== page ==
Friday, February 02, 2018, 3:00PM - 4:00PM
NASA Jet Propulsion Laboratory
4001 Discovery Drive, Boulder
Ocean small-scale motions (defined here as scales below ~50km) are highly turbulent; they are not resolved and are still poorly parameterized in all climate models. This missing component, as demonstrated in my talk, is crucial for the global atmosphere/ocean heat budget, the large-scale ocean circulation, and the global ice budget. I use a groundbreaking global ocean model with a super high resolution that, for the first time, globally resolves ocean motions down to ~10km scales. Results highlight ubiquitous and strong small-scale ocean eddies over the globe. These eddies cause extremely large vertical heat transport, up to ~1000 W/m^2. It is found to be critical for air-sea interaction (e.g. heat & carbon uptake), as well as critically affecting sea ice melting and the vertical transport of biogeochemical tracers (e.g. carbon, oxygen) and phytoplankton nutrients (e.g., nitrate, silicate). Moreover, these small-scale eddies are key to power the global large-scale ocean circulation via nonlinear multiple-scale interaction. These large oceanic and climate impacts, which are currently not captured in all climate models, are a critical research frontier. This study also has important implications for the SWOT, an upcoming NASA-leading billion-dollar satellite mission for the observation of small- and medium-scale ocean eddies.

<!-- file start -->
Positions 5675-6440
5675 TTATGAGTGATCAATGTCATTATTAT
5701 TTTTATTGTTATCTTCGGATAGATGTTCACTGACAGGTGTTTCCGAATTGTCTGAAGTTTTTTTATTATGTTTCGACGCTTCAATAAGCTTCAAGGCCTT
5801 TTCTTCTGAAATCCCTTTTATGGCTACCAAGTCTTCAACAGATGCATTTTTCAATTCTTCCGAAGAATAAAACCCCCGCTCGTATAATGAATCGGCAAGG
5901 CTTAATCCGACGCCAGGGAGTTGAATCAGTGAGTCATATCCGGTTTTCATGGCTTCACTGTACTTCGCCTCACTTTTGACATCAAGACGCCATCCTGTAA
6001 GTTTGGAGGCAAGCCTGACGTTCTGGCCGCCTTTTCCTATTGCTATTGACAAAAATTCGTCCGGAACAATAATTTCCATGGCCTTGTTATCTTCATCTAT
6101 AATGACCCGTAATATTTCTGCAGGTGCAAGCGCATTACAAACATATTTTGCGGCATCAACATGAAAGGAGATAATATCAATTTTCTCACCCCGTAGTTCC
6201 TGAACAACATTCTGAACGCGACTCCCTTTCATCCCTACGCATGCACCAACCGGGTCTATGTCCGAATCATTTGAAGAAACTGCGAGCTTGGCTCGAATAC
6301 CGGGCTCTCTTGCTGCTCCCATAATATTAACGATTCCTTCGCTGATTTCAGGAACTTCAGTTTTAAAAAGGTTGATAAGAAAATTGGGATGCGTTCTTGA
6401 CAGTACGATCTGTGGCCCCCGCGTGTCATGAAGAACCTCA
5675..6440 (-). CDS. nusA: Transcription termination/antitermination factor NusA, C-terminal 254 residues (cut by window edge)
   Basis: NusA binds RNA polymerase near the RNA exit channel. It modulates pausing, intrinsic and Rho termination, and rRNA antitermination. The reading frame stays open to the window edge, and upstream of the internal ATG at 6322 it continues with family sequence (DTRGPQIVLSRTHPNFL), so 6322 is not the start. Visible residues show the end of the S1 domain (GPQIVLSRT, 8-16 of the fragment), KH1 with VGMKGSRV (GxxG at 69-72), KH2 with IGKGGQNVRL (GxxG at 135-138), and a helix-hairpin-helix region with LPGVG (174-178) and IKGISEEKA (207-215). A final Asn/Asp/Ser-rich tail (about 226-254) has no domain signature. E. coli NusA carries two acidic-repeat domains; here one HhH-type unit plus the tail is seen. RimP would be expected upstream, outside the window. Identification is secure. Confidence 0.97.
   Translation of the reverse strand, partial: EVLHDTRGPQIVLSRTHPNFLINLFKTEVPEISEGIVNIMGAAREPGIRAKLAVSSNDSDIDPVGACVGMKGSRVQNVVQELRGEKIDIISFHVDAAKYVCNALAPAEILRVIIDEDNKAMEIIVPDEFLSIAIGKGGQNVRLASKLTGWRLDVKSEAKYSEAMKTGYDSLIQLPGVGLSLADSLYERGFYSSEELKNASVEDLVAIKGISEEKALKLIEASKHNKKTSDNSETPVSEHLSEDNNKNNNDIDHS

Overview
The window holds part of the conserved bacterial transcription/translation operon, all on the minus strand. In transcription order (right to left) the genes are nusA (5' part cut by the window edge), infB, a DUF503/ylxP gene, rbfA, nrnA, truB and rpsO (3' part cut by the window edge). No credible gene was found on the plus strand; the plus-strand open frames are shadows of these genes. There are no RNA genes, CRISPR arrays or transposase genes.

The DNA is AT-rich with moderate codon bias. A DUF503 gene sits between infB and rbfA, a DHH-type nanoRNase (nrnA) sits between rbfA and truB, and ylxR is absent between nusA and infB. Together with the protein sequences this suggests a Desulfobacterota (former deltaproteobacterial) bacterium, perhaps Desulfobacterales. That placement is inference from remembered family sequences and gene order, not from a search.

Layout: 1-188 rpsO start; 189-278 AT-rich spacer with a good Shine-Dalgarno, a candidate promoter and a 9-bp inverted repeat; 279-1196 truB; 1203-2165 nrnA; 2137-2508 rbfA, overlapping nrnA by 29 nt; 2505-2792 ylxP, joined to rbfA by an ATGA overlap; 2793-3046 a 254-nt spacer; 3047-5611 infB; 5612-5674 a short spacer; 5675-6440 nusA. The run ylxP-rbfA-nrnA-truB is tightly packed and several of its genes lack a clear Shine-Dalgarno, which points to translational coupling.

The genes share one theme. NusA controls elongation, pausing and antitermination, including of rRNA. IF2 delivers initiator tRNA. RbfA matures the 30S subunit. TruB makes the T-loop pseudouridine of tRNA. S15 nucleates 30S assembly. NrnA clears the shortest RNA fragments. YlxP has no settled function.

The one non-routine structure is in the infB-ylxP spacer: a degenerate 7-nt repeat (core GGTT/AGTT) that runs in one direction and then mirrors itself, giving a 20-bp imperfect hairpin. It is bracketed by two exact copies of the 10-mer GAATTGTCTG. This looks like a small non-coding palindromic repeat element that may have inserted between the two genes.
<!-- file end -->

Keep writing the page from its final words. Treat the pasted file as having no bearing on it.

Free and open to the public.